Lebanese Prime Minister-designate Saad al-Hariri looked closer to forming a new national unity government as a major Christian party declared on Monday it would take part despite being offered an "unjust" share of cabinet seats.
Hariri has been trying to form the new government since a May parliamentary election, with rivalry between the Lebanese Forces (LF) and President Michel Aoun's Free Patriotic Movement (FPM) - both Christian groups - seen as the main obstacle.
The delay has held up economic reforms that have been put off for years but are now seen as more pressing than ever.
Lebanon is wrestling with the world's third largest public debt-to-GDP ratio, stagnant growth and what the International Monetary Fund (IMF) has said are increasing vulnerabilities within its financial system.
LF leader Samir Geagea said the ministerial portfolios offered to his party represented a "very big injustice" when compared with the size of its enlarged parliamentary bloc and the ministries offered to other groups.
But the LF had nevertheless decided to take part "to continue to work from inside the government to achieve our goals," he told a news conference.
A government formed on this basis would be seen as a political victory for Aoun, an ally of the Iran-backed Shi'ite group Hezbollah, over his old adversary Geagea, Hezbollah's most prominent opponent in Lebanon.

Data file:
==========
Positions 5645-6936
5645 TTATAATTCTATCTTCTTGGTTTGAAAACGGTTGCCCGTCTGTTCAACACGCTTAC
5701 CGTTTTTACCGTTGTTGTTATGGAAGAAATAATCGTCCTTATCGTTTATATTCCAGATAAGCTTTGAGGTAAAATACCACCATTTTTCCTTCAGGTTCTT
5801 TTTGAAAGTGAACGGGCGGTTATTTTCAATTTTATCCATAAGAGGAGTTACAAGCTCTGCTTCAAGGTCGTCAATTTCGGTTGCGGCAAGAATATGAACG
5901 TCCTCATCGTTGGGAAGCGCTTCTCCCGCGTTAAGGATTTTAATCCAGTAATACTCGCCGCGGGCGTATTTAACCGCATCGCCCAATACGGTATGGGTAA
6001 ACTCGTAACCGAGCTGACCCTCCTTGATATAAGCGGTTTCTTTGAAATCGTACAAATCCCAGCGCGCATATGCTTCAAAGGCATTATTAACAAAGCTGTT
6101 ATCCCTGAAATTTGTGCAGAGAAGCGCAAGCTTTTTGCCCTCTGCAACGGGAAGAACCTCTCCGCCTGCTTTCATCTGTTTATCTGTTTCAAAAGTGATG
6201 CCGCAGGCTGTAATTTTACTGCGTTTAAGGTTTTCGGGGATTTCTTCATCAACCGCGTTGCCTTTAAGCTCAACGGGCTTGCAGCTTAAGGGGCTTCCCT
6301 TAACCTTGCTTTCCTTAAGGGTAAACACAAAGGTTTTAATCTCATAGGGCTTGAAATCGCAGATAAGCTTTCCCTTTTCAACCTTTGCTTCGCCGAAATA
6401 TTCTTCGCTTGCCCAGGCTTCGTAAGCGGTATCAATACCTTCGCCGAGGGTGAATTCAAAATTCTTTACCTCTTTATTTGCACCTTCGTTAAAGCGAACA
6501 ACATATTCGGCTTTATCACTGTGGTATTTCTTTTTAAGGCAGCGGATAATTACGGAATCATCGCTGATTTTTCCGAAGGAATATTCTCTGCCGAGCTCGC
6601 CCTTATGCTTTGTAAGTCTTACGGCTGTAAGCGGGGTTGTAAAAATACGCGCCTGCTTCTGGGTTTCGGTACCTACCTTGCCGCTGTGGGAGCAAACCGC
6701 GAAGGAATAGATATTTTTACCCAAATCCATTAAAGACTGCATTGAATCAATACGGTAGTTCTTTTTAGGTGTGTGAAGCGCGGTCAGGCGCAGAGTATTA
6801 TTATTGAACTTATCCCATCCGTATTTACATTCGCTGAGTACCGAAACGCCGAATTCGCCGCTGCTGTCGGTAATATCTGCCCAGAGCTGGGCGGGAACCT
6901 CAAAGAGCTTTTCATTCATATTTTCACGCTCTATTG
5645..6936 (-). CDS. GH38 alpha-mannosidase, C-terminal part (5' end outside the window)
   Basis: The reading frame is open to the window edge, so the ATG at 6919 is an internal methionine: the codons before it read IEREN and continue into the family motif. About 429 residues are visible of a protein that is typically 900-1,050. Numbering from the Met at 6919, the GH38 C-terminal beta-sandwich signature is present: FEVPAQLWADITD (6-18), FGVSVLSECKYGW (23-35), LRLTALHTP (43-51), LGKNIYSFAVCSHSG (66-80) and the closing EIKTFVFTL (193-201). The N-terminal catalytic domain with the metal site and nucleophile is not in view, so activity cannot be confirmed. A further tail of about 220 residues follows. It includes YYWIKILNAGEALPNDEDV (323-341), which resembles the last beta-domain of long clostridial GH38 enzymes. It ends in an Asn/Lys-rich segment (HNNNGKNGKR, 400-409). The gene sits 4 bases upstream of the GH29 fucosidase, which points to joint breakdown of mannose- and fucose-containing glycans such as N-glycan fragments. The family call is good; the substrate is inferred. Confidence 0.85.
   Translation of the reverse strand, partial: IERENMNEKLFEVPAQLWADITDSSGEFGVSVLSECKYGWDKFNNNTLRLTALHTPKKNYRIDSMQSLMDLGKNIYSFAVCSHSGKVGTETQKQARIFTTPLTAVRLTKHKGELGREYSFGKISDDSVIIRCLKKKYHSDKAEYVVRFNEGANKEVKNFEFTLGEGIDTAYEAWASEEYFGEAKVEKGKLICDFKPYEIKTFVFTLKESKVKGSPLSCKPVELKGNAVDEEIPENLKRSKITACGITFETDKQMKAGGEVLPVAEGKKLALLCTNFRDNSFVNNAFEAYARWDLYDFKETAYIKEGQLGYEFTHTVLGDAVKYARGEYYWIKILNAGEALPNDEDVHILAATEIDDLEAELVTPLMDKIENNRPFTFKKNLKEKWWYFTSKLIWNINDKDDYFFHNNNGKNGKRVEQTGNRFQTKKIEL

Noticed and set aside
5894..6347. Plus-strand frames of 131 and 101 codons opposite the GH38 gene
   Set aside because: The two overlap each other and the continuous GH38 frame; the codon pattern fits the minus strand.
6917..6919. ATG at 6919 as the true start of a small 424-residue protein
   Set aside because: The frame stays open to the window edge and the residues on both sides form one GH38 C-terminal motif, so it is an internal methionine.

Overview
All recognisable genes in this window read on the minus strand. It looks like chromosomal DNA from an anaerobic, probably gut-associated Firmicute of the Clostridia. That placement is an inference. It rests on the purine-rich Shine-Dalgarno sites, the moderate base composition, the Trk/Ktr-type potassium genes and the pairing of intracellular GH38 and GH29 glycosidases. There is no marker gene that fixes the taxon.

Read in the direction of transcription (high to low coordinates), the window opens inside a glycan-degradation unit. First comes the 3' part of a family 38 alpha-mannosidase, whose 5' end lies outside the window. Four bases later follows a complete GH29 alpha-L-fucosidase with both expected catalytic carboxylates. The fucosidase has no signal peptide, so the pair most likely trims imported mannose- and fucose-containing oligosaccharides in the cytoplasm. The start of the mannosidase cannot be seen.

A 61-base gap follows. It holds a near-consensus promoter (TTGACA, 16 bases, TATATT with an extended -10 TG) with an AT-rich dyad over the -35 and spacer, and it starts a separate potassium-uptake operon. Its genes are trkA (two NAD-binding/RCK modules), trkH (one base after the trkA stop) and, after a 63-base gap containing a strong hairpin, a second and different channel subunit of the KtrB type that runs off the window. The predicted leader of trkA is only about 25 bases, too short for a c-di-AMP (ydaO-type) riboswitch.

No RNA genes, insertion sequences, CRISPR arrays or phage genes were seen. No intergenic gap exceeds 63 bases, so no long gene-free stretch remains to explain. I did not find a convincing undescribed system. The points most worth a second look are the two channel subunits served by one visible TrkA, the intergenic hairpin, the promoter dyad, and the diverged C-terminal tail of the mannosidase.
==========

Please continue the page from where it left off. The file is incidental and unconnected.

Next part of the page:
The election produced a parliament tilted in favor of Hezbollah. Together, Hezbollah and its political allies secured more than 70 of the 128 seats. The group is proscribed as a terrorist movement by the United States.
The LF nearly doubled its number of MPs, winning 15 seats.
Government posts in Lebanon are filled according to a strict sectarian system: the president must be a Maronite Christian, the prime minister a Sunni Muslim and the speaker of parliament a Shi'ite Muslim. Posts in the cabinet of 30 ministers must be split equally between Christian and Muslims.
Hezbollah is expected to take control of the health ministry, the most significant cabinet post it has held, and to increase its number of ministers to three from two in the outgoing cabinet.
The group also wants to see one of its Sunni allies installed as a minister in the new government of 30 ministers, two senior officials familiar with the matter said.
Hariri, Lebanon's main Sunni politician, has so far resisted this demand. He lost more than one third of his seats in the election, several to Sunni allies of Hezbollah and its regional allies Syria and Iran.
One of the officials said the Sunni issue may hold up a final agreement but would not derail it. A second political source familiar with Hezbollah's demands said there would be no government unless one of its Sunni allies became a minister.
Hezbollah hopes the formation will be soon.
"We are in the last phase and the period of serious anticipation," Mohammad Raad, a leading member of the group, said in televised remarks.